New Jersey Trade Secrets Act

Governor Chris Christie of New Jersey signed into law on January 9, 2012 the "New Jersey Trade Secrets Act" (NJTSA). New Jersey now joins its 45 sister States and the District of Columbia in adopting the Uniform Trade Secrets Act (“UTSA”). New York, Texas, Massachusetts and North Carolina remain as the only four states that have not enacted the UTSA. New York and Texas follow the Section 757. Massachusetts has statutory law that creates tort liability for the misappropriation of trade secrets. The NJTSA, introduced on January 1, 2010, is New Jersey’s first statute governing trade secrets.

The NJTSA grants injunctive relief for actual or threatened misappropriation and, in exceptional cases, an “injunction may condition future use on payment of a reasonable royalty.” It also entitles a complainant to damages for misappropriation, which may be calculated to include actual loss and unjust enrichment caused by the misappropriation. Damages caused by misappropriation may also be imposed as a reasonable royalty. Punitive damages are awarded in cases of “willful and malicious misappropriation.”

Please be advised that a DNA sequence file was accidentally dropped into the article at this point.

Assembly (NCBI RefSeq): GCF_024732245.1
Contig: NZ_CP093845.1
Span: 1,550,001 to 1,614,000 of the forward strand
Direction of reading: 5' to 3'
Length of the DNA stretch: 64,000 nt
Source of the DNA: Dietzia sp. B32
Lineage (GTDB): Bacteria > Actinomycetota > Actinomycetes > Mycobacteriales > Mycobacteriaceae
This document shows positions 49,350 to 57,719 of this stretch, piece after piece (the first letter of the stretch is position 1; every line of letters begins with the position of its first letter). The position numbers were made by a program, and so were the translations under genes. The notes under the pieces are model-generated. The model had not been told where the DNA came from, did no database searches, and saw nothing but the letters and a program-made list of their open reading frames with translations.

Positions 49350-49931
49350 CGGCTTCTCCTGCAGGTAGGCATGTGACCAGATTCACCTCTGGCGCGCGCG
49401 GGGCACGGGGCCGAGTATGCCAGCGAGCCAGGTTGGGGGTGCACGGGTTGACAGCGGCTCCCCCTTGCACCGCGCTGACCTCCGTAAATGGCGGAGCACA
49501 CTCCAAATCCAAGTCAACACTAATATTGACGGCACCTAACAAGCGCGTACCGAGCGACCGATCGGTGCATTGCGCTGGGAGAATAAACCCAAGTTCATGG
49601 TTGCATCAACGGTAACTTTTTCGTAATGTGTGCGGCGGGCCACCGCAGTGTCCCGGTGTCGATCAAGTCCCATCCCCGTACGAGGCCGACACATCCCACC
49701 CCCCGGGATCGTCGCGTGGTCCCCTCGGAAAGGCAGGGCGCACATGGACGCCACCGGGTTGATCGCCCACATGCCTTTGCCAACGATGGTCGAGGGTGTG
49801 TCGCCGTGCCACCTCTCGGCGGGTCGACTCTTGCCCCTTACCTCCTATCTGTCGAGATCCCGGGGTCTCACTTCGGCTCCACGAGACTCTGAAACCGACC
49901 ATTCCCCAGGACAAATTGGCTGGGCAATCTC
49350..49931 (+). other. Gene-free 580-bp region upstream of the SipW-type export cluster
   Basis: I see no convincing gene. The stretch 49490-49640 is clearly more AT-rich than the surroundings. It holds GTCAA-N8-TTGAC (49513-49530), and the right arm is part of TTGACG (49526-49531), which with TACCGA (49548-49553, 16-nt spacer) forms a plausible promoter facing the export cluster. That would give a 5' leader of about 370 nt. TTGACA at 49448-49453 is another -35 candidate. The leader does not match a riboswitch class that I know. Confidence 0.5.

To ensure against bad conduct by parties on both sides, attorneys’ fees are permitted if: 1) willful and malicious appropriation exits; 2) a misappropriation claim was made in bad faith; or 3) a motion to terminate an injunction is made or resisted in bad faith.

The New Jersey legislature contemplated adopting the UTSA since 2009 and the NJTSA was first passed by the New Jersey Assembly on October 25, 2010, 78-0, and by the Senate on September 26, 2011, 39-0. But it returned to the Assembly for consideration in November because of an amendment clarifying that a court must preserve the secrecy of an alleged trade secret by reasonable means.

It will be some time before differences between the NJTSA and the common law become apparent. However, under the NJTSA, the statute of limitations (“SoL”) to bring a trade secrets claim is three years whereas under the common law, the SoL is six years. The NJTSA is also not identical to the UTSA. Significantly, the NJTSA departs from the UTSA by creating a presumption in favor of granting protective orders in connection with discovery proceedings.